To do the same with a similar passage from Plaintiff’s trial brief in Perry: “Because the [antimiscegenation laws] do[] not treat [whites] and [Negroes] differently, every federal court, and nearly every state court to address the issue has determined that this definition does not discriminate on the basis of [race].” Each race and sex has equal but opposite rights — so the classification based on race or sex is not a violation.

[H]istorically, the regulation of marital relationship was within the States and it was no intent on the Fourteenth Amendment to have any effect at all upon the States’ power over marriage. …

No one has been found who has analyzed this problem, who has suggested that it was the intention of the Framers of the Fourteenth Amendment or the understanding of the legislatures which ratified it that the Fourteenth Amendment affected to any degree the power of the States to forbid [same-sex] marriages. … Our reading of the legislative history is sufficient to lead us to believe that if anybody had suggested that it would have that affect, the entire first section of the Fourteenth Amendment would have been lost. No one, the proponents would never have suggested that the Fourteenth Amendment was going to abolish the power of the States to forbid [same-sex] marriage.

Won’t someone think of the originalists? As Justice Scalia phrased this same argument on Tuesday: “I’m curious, when did it become unconstitutional to exclude homosexual couples from marriage? 1791? 1868? When the Fourteenth Amendment was adopted? Some time after Baker, where we said it didn’t even raise a substantial Federal 8 question? When did the law become this?” If wasn’t unlawful in 1791 or 1868, how could the Court find it unlawful now?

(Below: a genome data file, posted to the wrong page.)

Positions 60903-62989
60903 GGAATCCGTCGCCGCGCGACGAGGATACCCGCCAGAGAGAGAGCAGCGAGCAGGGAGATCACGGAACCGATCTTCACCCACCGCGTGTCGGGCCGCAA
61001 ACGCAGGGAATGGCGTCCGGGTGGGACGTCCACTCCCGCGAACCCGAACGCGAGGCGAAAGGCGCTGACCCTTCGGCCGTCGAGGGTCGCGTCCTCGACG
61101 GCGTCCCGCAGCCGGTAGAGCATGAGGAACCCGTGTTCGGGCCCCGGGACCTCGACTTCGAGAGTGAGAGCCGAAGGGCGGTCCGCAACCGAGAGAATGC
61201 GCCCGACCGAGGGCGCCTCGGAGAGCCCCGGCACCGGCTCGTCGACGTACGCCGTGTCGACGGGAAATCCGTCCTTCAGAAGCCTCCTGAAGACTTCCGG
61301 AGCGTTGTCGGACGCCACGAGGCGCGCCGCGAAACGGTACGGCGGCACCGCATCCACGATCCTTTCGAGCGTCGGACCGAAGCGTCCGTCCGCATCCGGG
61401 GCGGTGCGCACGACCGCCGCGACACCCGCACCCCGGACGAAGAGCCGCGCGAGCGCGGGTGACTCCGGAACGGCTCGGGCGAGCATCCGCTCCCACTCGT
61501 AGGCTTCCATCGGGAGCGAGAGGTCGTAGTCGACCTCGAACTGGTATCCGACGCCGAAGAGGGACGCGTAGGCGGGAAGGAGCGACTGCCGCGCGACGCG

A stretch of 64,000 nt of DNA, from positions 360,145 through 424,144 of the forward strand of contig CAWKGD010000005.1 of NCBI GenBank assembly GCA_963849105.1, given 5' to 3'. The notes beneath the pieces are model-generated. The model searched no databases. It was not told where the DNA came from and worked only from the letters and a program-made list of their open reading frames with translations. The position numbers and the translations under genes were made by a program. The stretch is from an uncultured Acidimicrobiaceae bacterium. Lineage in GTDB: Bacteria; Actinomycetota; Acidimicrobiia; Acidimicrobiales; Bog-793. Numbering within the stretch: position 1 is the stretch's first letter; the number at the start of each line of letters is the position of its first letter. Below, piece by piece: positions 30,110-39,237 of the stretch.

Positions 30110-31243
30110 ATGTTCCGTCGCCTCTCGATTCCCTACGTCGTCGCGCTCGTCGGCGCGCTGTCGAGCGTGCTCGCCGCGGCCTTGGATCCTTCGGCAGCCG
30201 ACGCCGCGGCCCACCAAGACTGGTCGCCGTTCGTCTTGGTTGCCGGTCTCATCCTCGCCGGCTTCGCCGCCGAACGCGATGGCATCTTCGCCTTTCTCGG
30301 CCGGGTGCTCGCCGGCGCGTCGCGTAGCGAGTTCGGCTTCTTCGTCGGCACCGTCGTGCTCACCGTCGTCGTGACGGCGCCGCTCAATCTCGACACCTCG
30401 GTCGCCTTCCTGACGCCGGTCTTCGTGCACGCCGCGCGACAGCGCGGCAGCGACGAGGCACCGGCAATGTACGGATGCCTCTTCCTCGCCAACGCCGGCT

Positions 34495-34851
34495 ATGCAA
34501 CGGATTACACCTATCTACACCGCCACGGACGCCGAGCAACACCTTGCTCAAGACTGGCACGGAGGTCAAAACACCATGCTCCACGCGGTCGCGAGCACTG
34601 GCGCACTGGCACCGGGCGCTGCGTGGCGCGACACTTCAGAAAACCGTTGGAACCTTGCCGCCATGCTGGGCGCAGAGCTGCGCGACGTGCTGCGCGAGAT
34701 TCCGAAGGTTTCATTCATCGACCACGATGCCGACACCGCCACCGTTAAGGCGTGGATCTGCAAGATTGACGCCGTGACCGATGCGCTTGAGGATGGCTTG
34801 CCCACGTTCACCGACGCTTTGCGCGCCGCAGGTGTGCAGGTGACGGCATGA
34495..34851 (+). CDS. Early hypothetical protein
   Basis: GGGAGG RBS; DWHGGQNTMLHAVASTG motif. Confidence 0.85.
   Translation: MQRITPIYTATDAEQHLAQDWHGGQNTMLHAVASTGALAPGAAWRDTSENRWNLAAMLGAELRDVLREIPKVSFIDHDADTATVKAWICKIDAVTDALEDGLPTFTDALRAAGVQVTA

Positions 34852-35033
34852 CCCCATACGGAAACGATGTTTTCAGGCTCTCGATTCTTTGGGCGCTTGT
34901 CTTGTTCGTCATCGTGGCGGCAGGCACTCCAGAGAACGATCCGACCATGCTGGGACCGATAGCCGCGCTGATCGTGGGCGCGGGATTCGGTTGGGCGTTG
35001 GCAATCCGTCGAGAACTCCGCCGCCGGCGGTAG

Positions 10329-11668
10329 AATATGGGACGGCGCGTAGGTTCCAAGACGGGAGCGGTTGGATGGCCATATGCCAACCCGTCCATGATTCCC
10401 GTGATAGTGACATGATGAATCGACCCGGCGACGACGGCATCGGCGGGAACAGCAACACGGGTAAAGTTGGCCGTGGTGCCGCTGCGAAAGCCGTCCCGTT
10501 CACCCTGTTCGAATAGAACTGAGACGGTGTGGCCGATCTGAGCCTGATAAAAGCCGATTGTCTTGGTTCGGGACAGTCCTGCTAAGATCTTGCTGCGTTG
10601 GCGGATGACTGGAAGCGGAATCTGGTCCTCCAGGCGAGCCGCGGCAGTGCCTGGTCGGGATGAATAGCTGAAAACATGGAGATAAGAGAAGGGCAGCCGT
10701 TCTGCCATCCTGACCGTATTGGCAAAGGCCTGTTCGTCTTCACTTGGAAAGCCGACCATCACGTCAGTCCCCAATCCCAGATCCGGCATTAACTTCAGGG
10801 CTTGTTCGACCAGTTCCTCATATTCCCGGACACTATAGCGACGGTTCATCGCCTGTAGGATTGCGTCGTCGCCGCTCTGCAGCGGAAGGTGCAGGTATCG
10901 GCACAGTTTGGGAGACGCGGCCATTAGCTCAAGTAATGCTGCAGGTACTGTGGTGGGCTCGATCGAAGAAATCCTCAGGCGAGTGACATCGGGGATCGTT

It is clear from the most recent available evidence on the psycho-sociological aspect of this question that [same-sex] marriages are subjected to much greater pressures and problems then those of [traditional] marriages, and that the state’s prohibition on [same-sex] marriage for this reason stands on the same footing as the prohibition of polygamous marriage or incestuous marriage, the prescription of minimum ages at which people may marry, and the prevention of the marriage of people who are mentally incompetent.

Interracial and same-sex marriages are just like marriages in which parties lack the capacity to consent? This argument didn’t work in 1967, but the proponents of DOMA and Proposition 8 aren’t quitters — they’ll keep trying to make it stick.

It is a statistical study of over 5000 marriages which was aided by the computers of the Harvard Laboratory of Social Relations and the MIT Computation Center. This book has been given statistical form and basis to the proposition that from the psycho-sociological point of view, [same-sex] marriages are detrimental to the individual, to the family, and to society.

I do not say that the author of this book would advocate the prohibition of such marriages by law but we do say that he personally and clearly expresses his view as a social scientist that [same-sex] marriages are definitely undesirable that they hold no promise for a bright and happy future for mankind.

And that [same-sex] marriages bequeath to the progeny of those marriages, more psychological problems than parents have a right to bequeath to them.

As I say, it was published in 1964 and some of the statements which made in it based upon the statistical and demonstrable greater ratio of divorces and annulments in [same-sex] marriages than in [opposite] sex marriages.

Computers at Harvard, people. You can’t argue with this kind of compelling science.

[Counsel for Appellee]: [This scientist] has stated it as his opinion, and it is my conviction, that [same-sex marriages] are definitely wrong because they are most frequently, if not solely, entered into under the present day circumstances by people who have a rebellious attitude towards society, and who are statistically more likely to have a high degree of self-hatred, neurotic tendencies, immaturity and other detrimental psychological factors.